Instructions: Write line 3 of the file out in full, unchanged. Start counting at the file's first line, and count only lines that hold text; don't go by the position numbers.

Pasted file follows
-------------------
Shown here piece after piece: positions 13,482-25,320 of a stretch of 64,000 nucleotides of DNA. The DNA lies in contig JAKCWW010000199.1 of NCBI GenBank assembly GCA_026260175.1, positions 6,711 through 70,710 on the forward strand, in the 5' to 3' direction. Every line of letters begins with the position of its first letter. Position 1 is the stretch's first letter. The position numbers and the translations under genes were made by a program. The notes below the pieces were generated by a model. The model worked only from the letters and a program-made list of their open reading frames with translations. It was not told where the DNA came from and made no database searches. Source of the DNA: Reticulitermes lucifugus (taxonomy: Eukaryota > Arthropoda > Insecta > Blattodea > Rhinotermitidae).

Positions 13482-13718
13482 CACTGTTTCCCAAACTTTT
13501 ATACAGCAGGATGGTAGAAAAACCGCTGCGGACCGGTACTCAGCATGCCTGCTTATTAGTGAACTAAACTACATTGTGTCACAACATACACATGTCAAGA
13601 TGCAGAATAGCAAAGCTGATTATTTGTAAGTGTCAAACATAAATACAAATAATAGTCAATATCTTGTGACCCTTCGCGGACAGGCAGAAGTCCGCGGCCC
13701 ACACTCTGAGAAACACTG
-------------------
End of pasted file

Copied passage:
13482 CACTGTTTCCCAAACTTTT